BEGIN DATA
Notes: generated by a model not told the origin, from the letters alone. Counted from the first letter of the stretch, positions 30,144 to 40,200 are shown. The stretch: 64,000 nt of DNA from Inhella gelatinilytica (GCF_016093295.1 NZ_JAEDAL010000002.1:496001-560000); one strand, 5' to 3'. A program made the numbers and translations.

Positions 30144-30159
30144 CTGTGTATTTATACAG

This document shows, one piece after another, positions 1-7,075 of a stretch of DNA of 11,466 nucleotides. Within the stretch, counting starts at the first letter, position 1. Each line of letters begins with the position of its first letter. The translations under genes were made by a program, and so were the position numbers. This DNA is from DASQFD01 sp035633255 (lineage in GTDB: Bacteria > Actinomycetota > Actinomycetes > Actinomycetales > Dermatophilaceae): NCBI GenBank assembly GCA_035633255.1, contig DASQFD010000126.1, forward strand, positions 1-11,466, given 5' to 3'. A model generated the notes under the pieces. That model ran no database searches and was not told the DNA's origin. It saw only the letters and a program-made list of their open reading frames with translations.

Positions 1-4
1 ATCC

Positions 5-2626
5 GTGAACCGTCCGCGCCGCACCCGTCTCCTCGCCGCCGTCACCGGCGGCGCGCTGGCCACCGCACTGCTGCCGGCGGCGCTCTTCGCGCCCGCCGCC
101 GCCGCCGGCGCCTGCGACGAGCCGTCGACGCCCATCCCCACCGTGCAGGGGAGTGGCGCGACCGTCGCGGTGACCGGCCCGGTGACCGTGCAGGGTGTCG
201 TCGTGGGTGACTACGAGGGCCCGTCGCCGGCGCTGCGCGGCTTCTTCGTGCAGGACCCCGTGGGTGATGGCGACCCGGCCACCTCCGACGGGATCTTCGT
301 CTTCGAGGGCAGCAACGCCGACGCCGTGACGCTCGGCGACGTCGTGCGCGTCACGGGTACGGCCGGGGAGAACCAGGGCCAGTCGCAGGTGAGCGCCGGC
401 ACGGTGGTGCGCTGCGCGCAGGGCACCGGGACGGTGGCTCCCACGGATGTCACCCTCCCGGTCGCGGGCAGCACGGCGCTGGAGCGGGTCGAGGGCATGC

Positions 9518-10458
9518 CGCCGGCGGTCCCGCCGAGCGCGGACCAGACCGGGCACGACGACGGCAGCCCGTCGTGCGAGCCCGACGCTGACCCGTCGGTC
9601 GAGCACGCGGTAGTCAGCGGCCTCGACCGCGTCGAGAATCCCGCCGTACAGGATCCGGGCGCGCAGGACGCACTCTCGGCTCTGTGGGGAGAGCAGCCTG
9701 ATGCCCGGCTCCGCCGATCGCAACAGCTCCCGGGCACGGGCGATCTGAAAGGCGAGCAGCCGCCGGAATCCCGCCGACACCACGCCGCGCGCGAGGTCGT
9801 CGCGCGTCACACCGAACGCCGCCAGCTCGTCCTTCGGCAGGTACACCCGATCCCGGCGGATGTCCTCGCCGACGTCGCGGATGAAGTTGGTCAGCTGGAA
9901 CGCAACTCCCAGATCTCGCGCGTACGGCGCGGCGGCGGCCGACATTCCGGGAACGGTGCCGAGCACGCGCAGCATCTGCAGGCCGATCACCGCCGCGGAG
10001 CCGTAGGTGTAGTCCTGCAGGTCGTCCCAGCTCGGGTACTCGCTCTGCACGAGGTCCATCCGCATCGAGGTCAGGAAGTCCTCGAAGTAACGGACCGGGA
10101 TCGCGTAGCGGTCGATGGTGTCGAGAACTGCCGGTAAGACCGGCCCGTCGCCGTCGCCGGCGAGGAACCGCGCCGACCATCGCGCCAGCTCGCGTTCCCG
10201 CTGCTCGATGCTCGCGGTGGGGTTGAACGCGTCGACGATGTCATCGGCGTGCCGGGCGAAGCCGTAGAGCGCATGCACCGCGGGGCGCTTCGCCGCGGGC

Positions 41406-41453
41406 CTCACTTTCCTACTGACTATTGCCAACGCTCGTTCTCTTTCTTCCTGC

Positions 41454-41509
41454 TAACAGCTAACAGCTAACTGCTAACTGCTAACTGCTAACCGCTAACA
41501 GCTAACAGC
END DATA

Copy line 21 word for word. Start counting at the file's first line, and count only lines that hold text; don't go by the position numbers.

10201 CTGCTCGATGCTCGCGGTGGGGTTGAACGCGTCGACGATGTCATCGGCGTGCCGGGCGAAGCCGTAGAGCGCATGCACCGCGGGGCGCTTCGCCGCGGGC